Markets see through the central banks' bluff

At the first sign of trouble, it's likely that central banks will fire up the printing presses once again, prolonging ultra-low rates – and markets know it.

Guy Debelle, the Reserve Bank’s assistant governor for financial markets, has caused quite a stir with his comments on Tuesday. His suggestion that volatility is too low, that markets are under-pricing risk and that ‘the sell-off … could be relatively violent when it comes”, has struck a chord with many, especially following sharp drops stocks and commodities.

'Why is this happening?' was the lament. It was a great speech - very interesting if you haven’t read it. Debelle’s specific concern is that markets, especially bond markets, are perhaps under-pricing the risk of rate hikes over the next year or so: “It is not clear to me why there should be more stability in … the discount rate. If anything I would argue the converse, namely there is at least as much uncertainty about the future path of interest rates as in earlier periods.”

In that sense, the concern over a lack of volatility is primarily a concern over why bond yields remain low, and consistently so. A problem, certainly, because as Debelle rightly points out, it’s a phenomenon that exposes the bond market to a sizeable correction when interest rate hikes finally occur. This is something I have warned about consistently for many years.  

Having said that, I don’t think there are strong grounds to view market participants as being complacent. Debelle was perhaps a little harsh in suggesting that markets should be less inclined to “accept the central banks at their word” and learn to think for themselves. He said: “In my view, while there is more forward guidance from central banks in place than in the past, investors don't have to believe it!”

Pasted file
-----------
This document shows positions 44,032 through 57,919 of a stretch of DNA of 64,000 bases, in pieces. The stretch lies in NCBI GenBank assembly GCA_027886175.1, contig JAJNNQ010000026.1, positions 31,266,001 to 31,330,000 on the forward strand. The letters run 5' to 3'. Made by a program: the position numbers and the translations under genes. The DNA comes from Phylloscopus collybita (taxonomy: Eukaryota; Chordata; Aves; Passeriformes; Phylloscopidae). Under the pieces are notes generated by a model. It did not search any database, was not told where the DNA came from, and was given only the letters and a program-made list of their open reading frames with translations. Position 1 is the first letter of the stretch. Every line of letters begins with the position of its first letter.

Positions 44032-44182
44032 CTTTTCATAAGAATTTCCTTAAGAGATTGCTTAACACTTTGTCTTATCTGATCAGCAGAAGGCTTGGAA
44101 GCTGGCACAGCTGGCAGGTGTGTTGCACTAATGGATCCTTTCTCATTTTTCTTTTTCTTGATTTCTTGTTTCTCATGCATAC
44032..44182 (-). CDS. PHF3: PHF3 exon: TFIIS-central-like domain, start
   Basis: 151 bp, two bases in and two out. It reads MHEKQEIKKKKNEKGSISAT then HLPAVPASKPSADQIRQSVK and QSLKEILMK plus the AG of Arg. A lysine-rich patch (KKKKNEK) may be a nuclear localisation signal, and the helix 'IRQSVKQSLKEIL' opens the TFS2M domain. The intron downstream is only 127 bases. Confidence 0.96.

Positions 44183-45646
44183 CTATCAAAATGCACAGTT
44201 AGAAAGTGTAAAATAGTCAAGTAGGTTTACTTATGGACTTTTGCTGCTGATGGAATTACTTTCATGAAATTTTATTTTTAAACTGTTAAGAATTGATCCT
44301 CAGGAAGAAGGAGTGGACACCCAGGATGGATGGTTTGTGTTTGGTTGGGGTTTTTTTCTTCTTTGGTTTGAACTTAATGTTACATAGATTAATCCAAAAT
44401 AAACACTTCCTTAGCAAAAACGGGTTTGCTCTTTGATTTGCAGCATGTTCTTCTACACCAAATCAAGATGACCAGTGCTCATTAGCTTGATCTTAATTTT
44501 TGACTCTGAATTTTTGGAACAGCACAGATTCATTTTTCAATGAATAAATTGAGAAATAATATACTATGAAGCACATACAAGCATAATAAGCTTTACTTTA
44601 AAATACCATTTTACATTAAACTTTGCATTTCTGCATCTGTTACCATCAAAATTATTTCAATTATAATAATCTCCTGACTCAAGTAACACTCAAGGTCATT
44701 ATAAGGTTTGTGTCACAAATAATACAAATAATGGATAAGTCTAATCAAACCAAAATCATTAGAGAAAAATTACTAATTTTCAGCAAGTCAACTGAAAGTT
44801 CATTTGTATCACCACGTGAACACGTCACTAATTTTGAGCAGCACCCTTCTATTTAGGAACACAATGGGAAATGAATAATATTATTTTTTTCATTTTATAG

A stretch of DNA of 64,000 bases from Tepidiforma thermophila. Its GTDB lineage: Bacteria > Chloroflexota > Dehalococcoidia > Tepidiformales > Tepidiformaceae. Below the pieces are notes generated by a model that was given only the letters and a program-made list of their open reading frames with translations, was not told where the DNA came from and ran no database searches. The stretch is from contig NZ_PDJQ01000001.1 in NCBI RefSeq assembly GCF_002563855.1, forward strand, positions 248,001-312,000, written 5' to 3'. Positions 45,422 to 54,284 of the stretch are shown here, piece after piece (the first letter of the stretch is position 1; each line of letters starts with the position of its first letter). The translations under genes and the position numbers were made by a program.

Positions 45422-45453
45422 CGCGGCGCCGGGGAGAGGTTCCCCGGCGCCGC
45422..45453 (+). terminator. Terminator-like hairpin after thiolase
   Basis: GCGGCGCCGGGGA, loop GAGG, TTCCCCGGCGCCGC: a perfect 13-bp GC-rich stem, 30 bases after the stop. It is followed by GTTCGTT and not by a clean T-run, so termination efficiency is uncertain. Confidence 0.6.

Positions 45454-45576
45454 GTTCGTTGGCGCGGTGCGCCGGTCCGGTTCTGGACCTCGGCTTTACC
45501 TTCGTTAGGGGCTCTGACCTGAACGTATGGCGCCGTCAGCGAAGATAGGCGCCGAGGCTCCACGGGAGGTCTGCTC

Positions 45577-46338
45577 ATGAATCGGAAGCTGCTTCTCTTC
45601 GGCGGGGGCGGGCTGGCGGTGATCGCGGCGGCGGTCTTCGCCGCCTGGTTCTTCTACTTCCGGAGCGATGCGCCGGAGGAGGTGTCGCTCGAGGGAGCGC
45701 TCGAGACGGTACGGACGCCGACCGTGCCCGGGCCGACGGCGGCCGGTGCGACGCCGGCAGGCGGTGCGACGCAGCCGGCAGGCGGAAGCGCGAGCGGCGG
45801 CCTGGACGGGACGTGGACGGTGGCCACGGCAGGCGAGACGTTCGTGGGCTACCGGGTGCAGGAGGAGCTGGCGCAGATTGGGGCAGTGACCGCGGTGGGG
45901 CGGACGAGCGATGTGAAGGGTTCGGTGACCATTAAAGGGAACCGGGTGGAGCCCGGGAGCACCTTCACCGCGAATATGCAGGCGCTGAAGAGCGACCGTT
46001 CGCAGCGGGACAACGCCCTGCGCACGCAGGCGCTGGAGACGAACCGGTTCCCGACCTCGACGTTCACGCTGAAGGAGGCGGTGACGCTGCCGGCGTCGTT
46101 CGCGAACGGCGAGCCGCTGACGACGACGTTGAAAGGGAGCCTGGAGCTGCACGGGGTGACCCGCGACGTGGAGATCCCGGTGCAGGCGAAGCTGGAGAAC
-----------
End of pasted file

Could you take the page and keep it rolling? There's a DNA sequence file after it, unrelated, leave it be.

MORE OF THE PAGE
The great irony of course, is that this is precisely why market volatility remains low -- because market participants actually don’t believe central banks!

Here’s the problem. As Debelle rightly points out, some markets are a lot less liquid than many suspect. Government bonds, for one. Quantitative easing has distorted this market beyond recognition.

Should central banks attempt to make an exit -- that is, attempt to shrink their balance sheets (sell the bonds they hold) and lift short-term rates -- who in their right mind is going to take the other-side of that trade? Just the threat of it would be enough to scare most private investors off. Buyers would be making purchases with the knowledge that they will take an instantaneous and potentially huge capital loss. The bond bubble could collapse with potentially devastating consequences.

The fact that this hasn’t happened so far, despite the Fed warning that it was getting closer to hiking rates and despite geopolitical tensions elsewhere, is  simply because central banks remain the dominant players (directly or indirectly in the bond market) and because short-term rates are still around zero. It pays for banks to borrow short (in the money market or just using printed money from central banks) and lend long (back to government Treasuries), especially when their cost of funding approximates zero. The current set-up has frequently been likened to a Ponzi scheme.  

In that sense, the market actually isn’t being as complacent as Debelle and other central bankers around the globe would suggest. Participants are no doubt well aware of all the risks cited by Debelle and others. It’s just that they don’t believe that central banks, having gone to the extraordinary lengths they have to monetise debt, prop up banks, repair balance sheets - and otherwise grease the wheels of credit creation, are suddenly going to ‘shirtfront’ the market and the global economy.

At the first sign of trouble, the printing presses will be ramped up again, and markets know this. Rates will stay low for many years as a result; indeed the San Francisco Fed President (Williams) is already talking about the need for another round of QE.

In all likelihood, it’ll be a stop/start feature for the next decade and there is no doubt that the recent slump in crude and the surging US dollar will provide a disinflationary pulse that will, at the very least, allow the Fed to postpone any monetary tightening for some time. Central banks are going to find it very difficult to extricate themselves from this ultra-low rate world and markets know it. 

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